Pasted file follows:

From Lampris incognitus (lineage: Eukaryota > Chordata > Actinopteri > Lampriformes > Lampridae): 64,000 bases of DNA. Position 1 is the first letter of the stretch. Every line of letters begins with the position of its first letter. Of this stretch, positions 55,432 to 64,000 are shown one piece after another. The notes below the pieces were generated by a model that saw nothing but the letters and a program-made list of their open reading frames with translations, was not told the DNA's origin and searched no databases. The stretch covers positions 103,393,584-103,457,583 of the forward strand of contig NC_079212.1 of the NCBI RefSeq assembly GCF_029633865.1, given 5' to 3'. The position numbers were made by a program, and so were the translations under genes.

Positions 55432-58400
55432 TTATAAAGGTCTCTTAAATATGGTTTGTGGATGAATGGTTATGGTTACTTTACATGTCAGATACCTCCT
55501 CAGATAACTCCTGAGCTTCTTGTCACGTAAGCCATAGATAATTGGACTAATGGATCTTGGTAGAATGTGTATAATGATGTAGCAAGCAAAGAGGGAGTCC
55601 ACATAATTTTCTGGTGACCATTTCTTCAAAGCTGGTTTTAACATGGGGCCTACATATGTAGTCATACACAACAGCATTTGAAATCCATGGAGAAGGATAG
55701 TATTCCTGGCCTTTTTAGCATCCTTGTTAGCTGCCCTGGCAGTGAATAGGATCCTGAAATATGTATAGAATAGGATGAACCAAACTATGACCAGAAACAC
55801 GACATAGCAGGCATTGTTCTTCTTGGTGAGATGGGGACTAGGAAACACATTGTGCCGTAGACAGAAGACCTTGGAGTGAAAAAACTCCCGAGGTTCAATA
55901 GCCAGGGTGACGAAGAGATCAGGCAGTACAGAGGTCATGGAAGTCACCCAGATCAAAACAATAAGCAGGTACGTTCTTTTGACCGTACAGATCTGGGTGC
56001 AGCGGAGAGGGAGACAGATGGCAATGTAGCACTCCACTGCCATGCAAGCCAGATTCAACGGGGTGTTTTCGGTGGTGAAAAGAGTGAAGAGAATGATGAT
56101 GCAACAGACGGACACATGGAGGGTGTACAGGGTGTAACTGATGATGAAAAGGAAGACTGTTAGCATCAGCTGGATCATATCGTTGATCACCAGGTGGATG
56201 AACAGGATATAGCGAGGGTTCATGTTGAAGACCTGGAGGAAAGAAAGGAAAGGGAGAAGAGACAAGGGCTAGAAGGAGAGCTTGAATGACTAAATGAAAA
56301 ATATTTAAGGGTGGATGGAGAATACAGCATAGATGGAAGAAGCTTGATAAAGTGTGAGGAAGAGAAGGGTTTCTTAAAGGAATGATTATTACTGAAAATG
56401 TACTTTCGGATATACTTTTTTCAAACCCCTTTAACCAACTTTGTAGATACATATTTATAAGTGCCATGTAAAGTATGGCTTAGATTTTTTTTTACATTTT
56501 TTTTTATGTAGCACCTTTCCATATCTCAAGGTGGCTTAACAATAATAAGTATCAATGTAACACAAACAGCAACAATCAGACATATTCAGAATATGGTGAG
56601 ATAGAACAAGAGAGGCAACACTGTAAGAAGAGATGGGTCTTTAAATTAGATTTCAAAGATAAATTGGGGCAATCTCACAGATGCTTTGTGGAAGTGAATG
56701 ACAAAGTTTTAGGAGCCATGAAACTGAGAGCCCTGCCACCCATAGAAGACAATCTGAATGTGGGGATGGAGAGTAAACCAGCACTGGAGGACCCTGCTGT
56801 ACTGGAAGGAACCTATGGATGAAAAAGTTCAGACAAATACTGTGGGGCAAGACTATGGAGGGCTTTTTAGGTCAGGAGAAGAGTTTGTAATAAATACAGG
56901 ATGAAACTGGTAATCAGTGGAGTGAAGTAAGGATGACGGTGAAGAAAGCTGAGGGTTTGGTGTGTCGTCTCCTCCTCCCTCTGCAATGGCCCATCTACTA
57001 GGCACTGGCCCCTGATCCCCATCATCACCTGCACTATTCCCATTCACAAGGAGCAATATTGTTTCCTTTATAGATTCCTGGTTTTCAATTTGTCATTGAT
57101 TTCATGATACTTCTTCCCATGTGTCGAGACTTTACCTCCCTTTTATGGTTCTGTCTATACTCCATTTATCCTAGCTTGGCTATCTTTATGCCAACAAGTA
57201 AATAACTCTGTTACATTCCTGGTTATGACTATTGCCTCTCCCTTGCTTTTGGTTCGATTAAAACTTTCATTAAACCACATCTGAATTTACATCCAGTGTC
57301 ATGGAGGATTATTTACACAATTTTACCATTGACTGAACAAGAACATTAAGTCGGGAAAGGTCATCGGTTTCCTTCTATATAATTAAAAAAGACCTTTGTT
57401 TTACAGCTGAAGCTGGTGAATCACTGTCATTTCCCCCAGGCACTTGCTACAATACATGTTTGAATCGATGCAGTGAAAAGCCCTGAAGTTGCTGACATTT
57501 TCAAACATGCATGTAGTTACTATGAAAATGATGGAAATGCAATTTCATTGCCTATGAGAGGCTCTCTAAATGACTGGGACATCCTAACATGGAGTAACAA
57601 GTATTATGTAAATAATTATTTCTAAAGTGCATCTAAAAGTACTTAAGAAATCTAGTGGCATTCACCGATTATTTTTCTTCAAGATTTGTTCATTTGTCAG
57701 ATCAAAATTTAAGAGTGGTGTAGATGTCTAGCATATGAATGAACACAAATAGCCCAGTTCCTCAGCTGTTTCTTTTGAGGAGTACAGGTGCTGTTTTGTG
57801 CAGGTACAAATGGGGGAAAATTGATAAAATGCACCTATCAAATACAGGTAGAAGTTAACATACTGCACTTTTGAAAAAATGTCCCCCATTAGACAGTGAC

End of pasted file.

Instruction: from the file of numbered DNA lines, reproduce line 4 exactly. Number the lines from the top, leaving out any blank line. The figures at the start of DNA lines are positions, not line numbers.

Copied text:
55501 CAGATAACTCCTGAGCTTCTTGTCACGTAAGCCATAGATAATTGGACTAATGGATCTTGGTAGAATGTGTATAATGATGTAGCAAGCAAAGAGGGAGTCC